During my brief stint at art school, I took a college preparedness class. The one useful thing I took from it was the idea of a personal mandala.
Mandalas are big in Eastern/Indian cultures, and similar things pop up in the Americas as well. That's because it's a very simple concept: a circle, the classic symbol of unity, is divided into sections and filled from the inside out with symbolic imagery that makes up a spiritual whole.
The teacher suggested that we draw three concentric circles within a larger circle. The outer ring represents the present. The innermost ring represents the way that we wish things to be. The ring between them represents the path we take to get from the present to our ideals. The center represents our core, the things that guide and rejuvenate and make us ourselves.
The circle is also divided into quarters, representing four areas of well-being: Spiritual, Emotional, Physical, and Mental. The teacher suggested we fill in the mandala from the outside in, which is lovely symbolism of a road to self-discovery and all, but I feel it's a more practical exercise to leave the middle ring for last.
I'm glad I took up the habit of doing these now and again. It's probably more helpful than a journal for cataloging my mental state at various points, as it records my current self-image, adversities, and future outlook all at once. I fill them with words, rather than imagery, as my artistic leaning is unhelpfully abstract.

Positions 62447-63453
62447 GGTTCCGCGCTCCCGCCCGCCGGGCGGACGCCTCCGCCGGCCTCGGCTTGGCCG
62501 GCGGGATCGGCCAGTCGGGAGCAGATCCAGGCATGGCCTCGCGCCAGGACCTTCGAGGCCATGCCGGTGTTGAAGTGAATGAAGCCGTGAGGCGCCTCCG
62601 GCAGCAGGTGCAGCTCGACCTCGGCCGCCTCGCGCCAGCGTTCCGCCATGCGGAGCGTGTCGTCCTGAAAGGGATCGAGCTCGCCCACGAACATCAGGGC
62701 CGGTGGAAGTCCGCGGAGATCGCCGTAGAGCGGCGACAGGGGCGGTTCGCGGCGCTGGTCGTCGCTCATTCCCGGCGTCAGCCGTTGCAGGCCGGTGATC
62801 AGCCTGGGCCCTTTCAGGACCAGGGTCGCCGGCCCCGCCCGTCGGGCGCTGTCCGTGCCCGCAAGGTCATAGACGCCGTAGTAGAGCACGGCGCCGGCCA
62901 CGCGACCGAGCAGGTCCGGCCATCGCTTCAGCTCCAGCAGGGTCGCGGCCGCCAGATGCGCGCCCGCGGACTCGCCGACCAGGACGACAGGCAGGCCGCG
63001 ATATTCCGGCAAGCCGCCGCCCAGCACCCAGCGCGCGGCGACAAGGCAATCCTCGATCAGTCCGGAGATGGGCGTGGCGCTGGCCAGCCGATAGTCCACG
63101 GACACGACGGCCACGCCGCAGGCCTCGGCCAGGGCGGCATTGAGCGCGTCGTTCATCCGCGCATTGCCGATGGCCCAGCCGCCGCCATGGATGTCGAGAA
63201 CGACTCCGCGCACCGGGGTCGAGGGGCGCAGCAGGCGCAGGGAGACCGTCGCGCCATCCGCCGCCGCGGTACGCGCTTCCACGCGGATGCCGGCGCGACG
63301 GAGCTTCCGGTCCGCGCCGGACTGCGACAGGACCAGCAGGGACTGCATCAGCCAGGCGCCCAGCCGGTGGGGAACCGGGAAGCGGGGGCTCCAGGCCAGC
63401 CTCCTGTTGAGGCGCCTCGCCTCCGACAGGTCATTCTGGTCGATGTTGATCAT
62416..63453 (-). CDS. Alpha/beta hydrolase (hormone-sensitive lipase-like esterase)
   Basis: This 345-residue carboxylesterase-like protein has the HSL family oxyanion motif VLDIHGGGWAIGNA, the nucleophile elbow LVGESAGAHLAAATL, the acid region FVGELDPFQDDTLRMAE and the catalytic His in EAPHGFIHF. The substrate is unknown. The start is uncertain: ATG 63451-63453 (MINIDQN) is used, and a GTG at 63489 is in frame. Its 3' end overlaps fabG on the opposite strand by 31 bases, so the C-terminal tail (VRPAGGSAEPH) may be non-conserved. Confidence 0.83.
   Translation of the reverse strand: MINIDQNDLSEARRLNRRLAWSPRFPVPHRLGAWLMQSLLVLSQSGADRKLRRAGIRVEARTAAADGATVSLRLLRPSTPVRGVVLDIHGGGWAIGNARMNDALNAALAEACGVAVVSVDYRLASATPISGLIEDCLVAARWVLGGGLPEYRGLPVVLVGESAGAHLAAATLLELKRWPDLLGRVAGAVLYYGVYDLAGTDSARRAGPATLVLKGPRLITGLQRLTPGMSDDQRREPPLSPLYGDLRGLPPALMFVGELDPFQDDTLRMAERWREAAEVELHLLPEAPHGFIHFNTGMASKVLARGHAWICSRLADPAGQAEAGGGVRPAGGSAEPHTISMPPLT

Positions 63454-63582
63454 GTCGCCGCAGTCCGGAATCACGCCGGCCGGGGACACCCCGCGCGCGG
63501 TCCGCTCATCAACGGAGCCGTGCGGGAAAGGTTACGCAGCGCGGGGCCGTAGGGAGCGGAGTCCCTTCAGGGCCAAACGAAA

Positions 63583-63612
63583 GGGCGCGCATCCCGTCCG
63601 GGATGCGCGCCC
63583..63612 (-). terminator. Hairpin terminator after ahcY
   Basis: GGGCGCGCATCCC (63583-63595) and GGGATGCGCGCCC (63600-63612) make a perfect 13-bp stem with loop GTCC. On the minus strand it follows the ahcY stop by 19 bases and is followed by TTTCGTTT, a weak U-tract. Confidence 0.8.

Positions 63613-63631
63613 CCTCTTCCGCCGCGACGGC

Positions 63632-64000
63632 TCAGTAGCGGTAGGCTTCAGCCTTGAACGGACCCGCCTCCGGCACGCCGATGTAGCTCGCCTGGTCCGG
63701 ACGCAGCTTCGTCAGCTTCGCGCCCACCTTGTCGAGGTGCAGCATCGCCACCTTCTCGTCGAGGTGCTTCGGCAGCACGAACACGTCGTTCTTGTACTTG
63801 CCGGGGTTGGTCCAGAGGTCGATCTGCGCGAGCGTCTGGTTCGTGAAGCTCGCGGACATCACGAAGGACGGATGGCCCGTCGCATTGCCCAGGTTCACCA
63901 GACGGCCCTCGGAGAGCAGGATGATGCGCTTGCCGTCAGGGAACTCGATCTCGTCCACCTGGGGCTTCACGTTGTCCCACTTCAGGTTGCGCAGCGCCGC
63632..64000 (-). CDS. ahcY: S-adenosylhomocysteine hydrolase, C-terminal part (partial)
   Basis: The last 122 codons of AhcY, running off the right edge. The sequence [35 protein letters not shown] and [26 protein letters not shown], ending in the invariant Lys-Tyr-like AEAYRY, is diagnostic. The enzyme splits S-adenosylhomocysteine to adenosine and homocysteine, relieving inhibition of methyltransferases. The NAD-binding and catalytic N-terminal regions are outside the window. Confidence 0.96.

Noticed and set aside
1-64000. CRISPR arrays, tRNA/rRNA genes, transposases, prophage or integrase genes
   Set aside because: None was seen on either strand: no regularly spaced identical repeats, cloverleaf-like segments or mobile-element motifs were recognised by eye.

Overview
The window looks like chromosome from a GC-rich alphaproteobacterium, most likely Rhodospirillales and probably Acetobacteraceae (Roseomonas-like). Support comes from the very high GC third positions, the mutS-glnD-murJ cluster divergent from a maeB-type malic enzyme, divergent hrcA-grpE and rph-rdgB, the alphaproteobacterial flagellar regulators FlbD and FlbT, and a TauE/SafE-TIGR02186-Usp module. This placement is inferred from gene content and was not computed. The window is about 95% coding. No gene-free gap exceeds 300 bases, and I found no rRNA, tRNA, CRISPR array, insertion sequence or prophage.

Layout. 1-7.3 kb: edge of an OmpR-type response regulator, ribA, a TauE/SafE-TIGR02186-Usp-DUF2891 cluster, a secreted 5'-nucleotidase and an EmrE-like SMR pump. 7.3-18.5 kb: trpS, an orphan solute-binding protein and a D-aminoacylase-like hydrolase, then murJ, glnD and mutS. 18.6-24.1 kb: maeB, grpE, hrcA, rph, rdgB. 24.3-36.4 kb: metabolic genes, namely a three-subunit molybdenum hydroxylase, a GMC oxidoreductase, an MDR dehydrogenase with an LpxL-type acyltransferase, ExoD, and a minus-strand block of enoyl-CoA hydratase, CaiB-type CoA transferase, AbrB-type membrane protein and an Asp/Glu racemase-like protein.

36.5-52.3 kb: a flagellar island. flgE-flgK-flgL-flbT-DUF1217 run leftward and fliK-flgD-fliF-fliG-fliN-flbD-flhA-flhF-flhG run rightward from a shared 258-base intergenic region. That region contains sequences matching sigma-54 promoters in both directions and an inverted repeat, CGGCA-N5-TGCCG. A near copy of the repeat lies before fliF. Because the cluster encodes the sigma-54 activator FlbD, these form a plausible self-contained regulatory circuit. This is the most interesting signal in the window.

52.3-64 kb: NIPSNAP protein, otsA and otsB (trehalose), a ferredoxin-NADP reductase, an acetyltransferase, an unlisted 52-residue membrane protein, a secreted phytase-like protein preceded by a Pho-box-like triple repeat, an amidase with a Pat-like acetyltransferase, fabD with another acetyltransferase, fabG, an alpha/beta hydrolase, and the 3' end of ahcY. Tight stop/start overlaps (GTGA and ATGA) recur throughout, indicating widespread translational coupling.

It's an interesting exercise comparing my previous mandalas to the current one. The comparison revealed some inconsistencies in the way I feel about touch. It's definitely touch I want, the chemical rush that comes from skin-to-skin contact. Holding hands, leaning into another's warmth, but otherwise going about my day as normal. It's one of those things that makes it hard to identify with the clinical descriptions of Asperger's.
I've gotten used to getting more affection than I strictly enjoy. With my ex, snuggling got unwarrantedly upped with sexual teasing. My step-dad is a hugger, and he desensitized me to that. Before, I predominately tackle-hugged people for my own amusement whilst avoiding other people's hugs because they always insisted on lifting me up like a rag doll. I've gotten so used to hugs that I briefly felt jilted when my aspie step-sister refused my offer of a goodbye hug. I'd finally started to grok that initiating goodbye hugs was the best way to make people happy and leave non-awkwardly, then she threw me off my game.
Thanks to my mandala habit, I think I'm starting to understand that coping well with a problem is not the same as not having it.